Context: Wisconsin, prior to European settlement, had roughly 10 million acres of wetland habitat. About half, (5 million acres), was filled or destroyed as the state was developed and wetlands were converted to agricultural and urban-industrial uses. Of the remaining wetland habitat, approximately 4 million acres are covered under the Clean Water Act. Under current Wisconsin law, an additional 1 million acres are protected.2 Under these regulatory systems, wetlands are routinely managed through a coordinated permit system that considers wetland functions and values. This system has been portrayed as inflexible and overly burdensome. However, several legislative measures have been implemented in recent years to make Wisconsin’s wetland regulatory system more flexible for those proposing to fill wetlands for further development. Since 2012, Wisconsin has offered general permits for wetland fills up to 10,000 square feet, with no requirement for compensatory mitigation. In 2015, WDNR approved 91% of the general permit applications for wetland fills and 87% of the individual permit applications for larger wetland fills.3 As a result, 334 general permits and 39 individual permits for wetland fill were issued that year.

Natural Resources Impacts: Several examples of wetlands that would no longer be protected under state law under this legislation are depicted below. “Non-federal” wetlands occur across the entire state, and vary regionally in abundance, context, and wetland type.

Central Wisconsin

Not all isolated wetlands are small. This complex of open bog and meadow occurs in central Wisconsin in an area formerly occupied by an enormous glacial lake.

Central Wisconsin

Non-federal wetlands include unique wetland types. When Glacial Lake Wisconsin drained, it left an area characterized by sandy soils, a high water table, and vast wetlands. The photo depicts an area of sandy ridges (some of them are ancient dunes), which are now vegetated with forests of oak and jack pine. Between the ridges are numerous isolated wetlands of marsh and meadow. The area is just west of the Necedah National Wildlife Refuge in Juneau County.

Northern Wisconsin

“Isolated” wetlands aren’t isolated. Rough end moraine topography northeast of Chippewa Falls contains a notably dense concentration of lakes and wetlands in a complex mosaic that includes many lakes and ponds as well as adjoining (federal) wetlands, along with isolated wetlands.

Northern Wisconsin

Glacial landforms such as ground moraine and outwash cover much of northern and eastern Wisconsin.Where drainage is impeded by fine-textured soils or bedrock, wetlands often occur. Although the isolated wetlands shown here (mostly conifer swamp in the foreground; mostly open bog or muskeg toward the back) occur on an island in Lake Superior, this situation is representative of many locations in northern Wisconsin.

Southeast Wisconsin

Southeastern Wisconsin contains some of the Upper Midwest’s best examples of glacial landforms, and these in turn support many examples of isolated wetlands. This ephemeral pond occurs between gravel ridges within the rugged terrain of the “kettle” interlobate moraine. Ephemeral ponds, though usually small, provide critical breeding habitat for frogs, salamanders, and many invertebrates, some of them highly specialized and occurring in no other wetland community.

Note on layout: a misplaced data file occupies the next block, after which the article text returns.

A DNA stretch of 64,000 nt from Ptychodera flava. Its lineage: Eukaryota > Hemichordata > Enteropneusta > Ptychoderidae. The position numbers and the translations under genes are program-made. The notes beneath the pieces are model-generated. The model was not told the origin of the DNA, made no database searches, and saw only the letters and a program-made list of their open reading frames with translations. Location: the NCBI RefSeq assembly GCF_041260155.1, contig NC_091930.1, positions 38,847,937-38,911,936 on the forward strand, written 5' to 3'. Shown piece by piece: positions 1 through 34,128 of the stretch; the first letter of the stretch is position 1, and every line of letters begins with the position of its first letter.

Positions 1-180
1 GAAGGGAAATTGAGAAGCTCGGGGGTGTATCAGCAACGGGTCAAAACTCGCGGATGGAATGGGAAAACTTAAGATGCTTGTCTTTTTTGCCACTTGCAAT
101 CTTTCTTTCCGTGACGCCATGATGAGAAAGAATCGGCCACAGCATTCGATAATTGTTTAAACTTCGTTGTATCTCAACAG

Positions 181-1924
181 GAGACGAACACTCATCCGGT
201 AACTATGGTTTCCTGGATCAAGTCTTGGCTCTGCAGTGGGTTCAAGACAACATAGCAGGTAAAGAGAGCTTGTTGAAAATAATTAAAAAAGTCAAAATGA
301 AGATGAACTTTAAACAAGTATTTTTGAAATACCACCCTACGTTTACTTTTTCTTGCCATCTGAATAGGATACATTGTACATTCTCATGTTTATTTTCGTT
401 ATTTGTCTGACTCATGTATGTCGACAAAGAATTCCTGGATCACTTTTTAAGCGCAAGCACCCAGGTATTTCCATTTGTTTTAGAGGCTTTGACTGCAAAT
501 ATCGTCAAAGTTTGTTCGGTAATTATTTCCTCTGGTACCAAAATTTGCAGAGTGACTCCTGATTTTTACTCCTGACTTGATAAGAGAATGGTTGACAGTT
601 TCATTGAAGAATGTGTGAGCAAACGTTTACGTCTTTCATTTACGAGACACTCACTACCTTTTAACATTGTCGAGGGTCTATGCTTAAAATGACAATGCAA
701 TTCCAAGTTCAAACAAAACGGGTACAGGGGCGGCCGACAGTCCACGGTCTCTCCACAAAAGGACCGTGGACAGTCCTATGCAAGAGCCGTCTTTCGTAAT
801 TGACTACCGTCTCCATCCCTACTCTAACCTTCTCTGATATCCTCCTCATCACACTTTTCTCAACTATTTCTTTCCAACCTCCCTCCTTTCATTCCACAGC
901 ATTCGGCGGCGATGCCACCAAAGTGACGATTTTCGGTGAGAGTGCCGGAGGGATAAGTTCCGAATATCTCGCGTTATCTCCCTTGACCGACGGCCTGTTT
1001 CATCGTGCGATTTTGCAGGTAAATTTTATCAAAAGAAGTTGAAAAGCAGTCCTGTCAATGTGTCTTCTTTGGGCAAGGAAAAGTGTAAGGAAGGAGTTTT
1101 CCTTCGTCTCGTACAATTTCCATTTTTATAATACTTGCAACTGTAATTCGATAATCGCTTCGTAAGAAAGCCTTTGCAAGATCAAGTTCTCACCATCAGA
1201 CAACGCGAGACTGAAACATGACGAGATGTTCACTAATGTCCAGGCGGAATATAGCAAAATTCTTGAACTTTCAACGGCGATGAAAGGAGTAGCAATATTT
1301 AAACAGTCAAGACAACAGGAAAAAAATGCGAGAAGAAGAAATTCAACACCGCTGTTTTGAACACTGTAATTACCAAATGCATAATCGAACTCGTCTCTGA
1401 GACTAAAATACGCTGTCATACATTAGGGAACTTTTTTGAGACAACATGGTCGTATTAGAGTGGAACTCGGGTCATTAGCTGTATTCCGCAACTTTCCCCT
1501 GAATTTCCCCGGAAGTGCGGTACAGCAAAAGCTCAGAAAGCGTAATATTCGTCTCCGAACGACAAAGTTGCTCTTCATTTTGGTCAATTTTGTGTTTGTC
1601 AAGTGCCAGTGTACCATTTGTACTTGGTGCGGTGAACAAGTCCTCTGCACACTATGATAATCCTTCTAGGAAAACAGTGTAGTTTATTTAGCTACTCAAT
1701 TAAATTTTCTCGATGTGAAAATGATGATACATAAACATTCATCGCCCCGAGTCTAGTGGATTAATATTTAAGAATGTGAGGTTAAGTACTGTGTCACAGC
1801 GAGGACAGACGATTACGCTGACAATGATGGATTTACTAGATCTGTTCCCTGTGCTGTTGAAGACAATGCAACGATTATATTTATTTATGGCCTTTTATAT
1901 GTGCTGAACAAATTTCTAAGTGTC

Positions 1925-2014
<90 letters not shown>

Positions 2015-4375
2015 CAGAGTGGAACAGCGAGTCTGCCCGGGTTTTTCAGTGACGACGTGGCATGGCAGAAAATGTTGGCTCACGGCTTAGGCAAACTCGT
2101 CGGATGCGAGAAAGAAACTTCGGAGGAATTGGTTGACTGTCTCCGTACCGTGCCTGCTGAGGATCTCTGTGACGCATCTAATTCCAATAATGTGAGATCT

Driftless Area – Southwestern and West Central Wisconsin

Wetlands are comparatively scarce in the un-glaciated Driftless Area. Among the key exceptions are the seepages, springs, and headwaters streams that provide a steady source of clean, cold, highly oxygenated water to the region’s trout streams and large rivers. Pictured here is a seepage area with skunk cabbage, marsh marigold, and alder at the base of a sandstone bluff.

Great Lakes Northwestern and Eastern Wisconsin

Interdunal wetlands, such as this example in the Apostle Islands, have no surface water connections. They are extremely dynamic ecosystems that support rare species and provide feeding and resting areas for many migratory birds. The complex and sometimes extensive ridge and swale systems found along Lake Michigan (not pictured) are also of exceptionally high value. In northwestern Wisconsin, the poorly drained red clay soils near Lake Superior support a diverse array of wetlands of high importance to wildlife and rare plants.

This analysis was prepared by members of Wisconsin’s Green Fire Public Trust and Wetlands Workgroup. Members include retired staff from regulatory programs in the Wisconsin Department of Natural Resources and wetland scientists. Wisconsin’s Green Fire: Voices for Conservation (WGF) is a newly formed independent nonpartisan organization. WGF supports the conservation legacy of Wisconsin by promoting science-based management of its natural resources. Members represent extensive experience in natural resource management, environmental law and policy, scientific research, and education. Members have backgrounds in government, non-governmental organizations, universities and colleges and the private sector. More information about WGF can be found at
Photo Credits – Eric Epstein

1. Governor Walker Highlights Wisconsin Tourism’s $20 Billion Economy. May 5, 2017 Press Release. Accessed December 5, 2017
2. REVERSING THE LOSS: A Strategy to Protect, Restore and ExploreWisconsin Wetlands Developed by
theWisconsin Wetland Team —June 2008, Wisconsin Department of Natural Resources Publication #PUB-WT-893-2008
3. DNR data analysis in “State of theWatershed Management Bureau 2015-2016.” August 1, 2016.
Prepared by the Bureau of Watershed Management, Wisconsin Department of Natural Resources.